It’s quite complex to set up user accounts and files on a WD NAS with all the jargon and acronyms thrown around. For instance, folders are called ‘Shares’ and ‘User Profiles’ are called Share Profiles. In case you are confused with how to set up folder access and permissions, here is a brief how-to guide.
How to Setup Users, Permissions, Shares on WD NAS
As a standard process, you should never log in with the ‘admin’ account as the admin account has full privilege. This might lead to unnecessary deletion of files and folders. Creating a new user account and shared folders solves this issue.
To explain this better, let us take an analogy of a big house with 3 rooms inside it. Suppose 9 people live inside the house and share the rooms. Now, without any prior arrangement, it gets confusing on which user should occupy which room. Hence for better utilization, we have divide 9 people into 3 groups and each group gets a key to their specific room. They cannot access the other 2 rooms. This way there is no confusion. You can consider the house as your NAS, rooms as the shared folders, 9 people as users and the key as the password.
With that out of the way, let’s see how to create shared folders, users and groups on the WD NAS. To demonstrate this, we will set up a folder called “test”. Next, we will create a user “test_user” and “test_group” and provide appropriate access and permissions.
Set up a shared access
The easiest way to do set up shared access is via the WD web portal. Head over to it by typing the IP address of the WD NAS in the web browser. You can find the IP address on the NAS LCD display or under your network tabs.
On the dashboard, head over to the “Shares” tab on the top.
The Shares tab contains all the folders created on your WD NAS. If you are using your WD NAS for the first time, you will see a few default folders. In my case, I’ve already created a few folders.
Here, tap on the plus sign button at the bottom to add a new folder.
A popup will appear, add the name and description of the text. In case you have created a JBOD volume or you have RAID disabled, select the drive you want the folder to be created.
Once you click on ‘Apply’ a new folder will be created and you will see the folder summary. In summary, Turn Off the Public access to the folder by clicking on the toggle. If the folder is public, it would be accessible to everyone and don’t require special authorization. While giving users folder access, public folders won’t appear in the share access section.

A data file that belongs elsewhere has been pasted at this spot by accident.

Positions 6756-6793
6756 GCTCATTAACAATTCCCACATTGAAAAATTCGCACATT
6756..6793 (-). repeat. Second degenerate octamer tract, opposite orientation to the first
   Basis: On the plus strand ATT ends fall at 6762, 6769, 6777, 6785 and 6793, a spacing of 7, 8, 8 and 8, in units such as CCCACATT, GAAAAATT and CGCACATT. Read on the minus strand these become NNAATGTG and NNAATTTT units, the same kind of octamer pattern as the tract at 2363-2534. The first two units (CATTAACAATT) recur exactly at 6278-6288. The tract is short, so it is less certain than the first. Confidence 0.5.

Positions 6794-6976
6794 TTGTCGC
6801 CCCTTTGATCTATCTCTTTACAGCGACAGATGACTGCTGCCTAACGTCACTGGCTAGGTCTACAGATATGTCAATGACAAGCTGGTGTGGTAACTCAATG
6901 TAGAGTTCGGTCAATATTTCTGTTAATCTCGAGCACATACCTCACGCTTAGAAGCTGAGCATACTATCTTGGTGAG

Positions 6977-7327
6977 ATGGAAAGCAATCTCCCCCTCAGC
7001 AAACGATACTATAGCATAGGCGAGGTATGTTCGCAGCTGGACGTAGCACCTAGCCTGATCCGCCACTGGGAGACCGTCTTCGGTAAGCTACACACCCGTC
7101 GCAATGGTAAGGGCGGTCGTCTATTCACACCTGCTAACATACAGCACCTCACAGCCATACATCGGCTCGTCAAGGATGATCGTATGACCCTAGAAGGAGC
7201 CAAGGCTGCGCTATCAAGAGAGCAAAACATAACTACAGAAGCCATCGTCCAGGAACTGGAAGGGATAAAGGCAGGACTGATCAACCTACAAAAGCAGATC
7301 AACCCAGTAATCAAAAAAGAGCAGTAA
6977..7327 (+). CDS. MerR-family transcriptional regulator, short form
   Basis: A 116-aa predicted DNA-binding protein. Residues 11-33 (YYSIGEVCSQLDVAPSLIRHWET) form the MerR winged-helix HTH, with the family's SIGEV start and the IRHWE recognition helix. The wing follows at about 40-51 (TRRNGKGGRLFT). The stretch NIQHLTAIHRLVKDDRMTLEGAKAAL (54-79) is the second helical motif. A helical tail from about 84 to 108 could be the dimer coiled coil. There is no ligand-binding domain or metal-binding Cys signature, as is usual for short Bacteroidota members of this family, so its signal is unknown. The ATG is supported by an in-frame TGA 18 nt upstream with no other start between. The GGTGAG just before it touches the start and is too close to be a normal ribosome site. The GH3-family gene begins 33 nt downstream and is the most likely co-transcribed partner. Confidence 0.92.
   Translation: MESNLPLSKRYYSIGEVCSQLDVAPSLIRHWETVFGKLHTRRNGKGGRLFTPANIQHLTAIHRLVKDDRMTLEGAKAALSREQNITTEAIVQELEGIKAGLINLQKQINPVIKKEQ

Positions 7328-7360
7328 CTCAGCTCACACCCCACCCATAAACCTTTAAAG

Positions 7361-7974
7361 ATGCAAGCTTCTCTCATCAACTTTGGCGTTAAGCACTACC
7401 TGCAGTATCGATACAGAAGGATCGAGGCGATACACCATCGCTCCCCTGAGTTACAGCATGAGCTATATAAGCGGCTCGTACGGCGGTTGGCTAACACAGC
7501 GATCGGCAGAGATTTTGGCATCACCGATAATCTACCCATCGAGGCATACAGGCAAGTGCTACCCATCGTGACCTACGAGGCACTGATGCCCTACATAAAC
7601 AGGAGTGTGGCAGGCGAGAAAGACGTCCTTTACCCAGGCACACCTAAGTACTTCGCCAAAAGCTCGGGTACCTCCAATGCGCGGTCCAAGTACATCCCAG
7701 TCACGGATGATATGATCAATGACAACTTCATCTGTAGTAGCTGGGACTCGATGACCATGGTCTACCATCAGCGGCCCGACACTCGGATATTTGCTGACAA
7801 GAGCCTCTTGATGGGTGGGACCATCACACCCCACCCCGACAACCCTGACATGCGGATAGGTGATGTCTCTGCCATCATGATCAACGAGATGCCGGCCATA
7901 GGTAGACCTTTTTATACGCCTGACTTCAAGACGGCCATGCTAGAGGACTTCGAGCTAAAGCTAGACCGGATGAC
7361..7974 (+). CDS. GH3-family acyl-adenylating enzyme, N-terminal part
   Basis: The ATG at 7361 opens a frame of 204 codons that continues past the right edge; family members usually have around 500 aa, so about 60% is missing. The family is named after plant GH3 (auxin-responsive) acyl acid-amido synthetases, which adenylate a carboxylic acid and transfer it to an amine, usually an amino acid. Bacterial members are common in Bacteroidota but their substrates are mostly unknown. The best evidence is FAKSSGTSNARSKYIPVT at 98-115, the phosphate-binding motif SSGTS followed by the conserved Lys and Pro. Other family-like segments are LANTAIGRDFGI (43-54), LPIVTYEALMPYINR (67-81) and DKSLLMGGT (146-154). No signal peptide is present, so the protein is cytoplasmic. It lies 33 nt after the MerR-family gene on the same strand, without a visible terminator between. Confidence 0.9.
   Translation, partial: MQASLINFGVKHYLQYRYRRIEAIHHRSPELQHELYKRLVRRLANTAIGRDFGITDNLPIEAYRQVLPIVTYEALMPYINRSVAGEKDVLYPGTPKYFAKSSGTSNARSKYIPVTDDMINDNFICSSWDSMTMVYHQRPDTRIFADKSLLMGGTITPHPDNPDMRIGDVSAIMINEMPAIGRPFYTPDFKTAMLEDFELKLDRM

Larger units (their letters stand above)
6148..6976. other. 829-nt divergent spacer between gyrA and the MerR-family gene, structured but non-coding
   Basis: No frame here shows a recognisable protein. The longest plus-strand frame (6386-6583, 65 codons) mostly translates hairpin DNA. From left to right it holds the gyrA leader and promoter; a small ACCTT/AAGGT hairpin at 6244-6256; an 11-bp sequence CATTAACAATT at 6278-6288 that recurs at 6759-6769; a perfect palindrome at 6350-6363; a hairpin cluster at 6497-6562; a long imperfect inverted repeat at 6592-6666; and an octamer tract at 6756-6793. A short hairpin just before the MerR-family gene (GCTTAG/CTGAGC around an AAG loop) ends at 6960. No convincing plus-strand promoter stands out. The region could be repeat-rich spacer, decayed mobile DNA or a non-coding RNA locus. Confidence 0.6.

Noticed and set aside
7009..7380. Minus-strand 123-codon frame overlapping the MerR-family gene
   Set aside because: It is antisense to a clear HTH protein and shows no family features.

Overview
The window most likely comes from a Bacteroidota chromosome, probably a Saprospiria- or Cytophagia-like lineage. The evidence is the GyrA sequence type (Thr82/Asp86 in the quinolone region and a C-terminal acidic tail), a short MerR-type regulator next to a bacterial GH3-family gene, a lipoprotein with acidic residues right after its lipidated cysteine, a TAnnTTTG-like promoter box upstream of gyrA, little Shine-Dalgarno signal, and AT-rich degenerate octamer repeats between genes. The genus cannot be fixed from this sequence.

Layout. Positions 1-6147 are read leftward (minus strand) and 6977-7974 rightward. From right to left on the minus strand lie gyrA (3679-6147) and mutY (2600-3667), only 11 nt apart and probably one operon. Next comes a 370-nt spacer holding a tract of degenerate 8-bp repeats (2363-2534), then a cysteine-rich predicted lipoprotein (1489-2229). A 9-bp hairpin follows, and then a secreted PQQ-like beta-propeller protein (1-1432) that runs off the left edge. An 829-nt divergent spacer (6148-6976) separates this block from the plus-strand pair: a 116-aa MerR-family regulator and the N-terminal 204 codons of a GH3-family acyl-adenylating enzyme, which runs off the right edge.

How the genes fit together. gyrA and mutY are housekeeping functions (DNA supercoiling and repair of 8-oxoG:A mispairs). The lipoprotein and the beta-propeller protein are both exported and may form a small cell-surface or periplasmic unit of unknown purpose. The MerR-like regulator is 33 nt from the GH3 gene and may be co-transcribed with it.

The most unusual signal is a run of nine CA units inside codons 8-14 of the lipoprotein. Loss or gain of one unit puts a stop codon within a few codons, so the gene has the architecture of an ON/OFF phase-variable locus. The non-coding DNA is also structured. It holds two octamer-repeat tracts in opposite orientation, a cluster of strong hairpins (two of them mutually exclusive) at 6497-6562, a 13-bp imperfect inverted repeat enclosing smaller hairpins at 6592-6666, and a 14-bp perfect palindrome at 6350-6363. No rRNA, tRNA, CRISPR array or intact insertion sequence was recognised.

Set up a User Group
Once you have created the folder, you need to assign users, who can access those folders.
To do so, head over to the “Users” tab to create users and groups.
In the Users tab, you would see 2 sections: Users and Groups. On the basic level, both are the same with the only difference being that Groups can contain Users. You cannot log in with a group account and as a general guideline, permissions and access are provided to a group. So, when the next time you create a new user, you just have to add him to the group and all the permissions and access settings will be applied to him. In case, you don’t want to follow this guideline, move over to the user creation part.
Alternatively, you can create a test file with all the group configurations using the following command and upload it to the WD web portal. This comes in handy when you have to create multiple user groups.
After you have created the user group, click on it to view a brief summary and user permissions. At the bottom, you will see a label called “Share Access”. Here, you will see all the private folders you have created. For these folders, you will have 3 permissions namely Read/Write, Read-only, and Deny Access. The “Read-only” permission lets the user view the content and permissions of the file and also copy-paste the file to different locations. You cannot delete or cut-paste the file. For that, you would need Read/Write access. Deny Access will restrict the user from opening the folder and its contents. In our case, we will provide “Read/Write” access to the test folder.
Set up a User Account
Finally, we will create a user account named “test_user”. To do that, head over to the User tab and click on the Add new user button at the bottom.
Next, you will have a popup wherein you have to provide the user-name, password, and few optional details. Post that, click on the Apply button.
Once the user is created, you can click on it to see the user summary. Here, you will see an option called “Group Membership” with 0 Groups written beside it. To add it to a group, click on the configure button and on the next pop up select “test_group” user group.
As soon as you create a new user account, WD creates a folder with its name. You can go ahead and delete this folder as it won’t affect the user profile functioning.
Post this, you should be able to access the test folder on the WD NAS. Test it out and make sure you don’t provide any share permissions, volume quota or access to the individual user account. This might cause discrepancies with the user group permissions.
For more information related to WD backups and storage, read our article on the right way to backup external drives on WD NAS. In case of any queries on WD NAS, let me know in the comments below.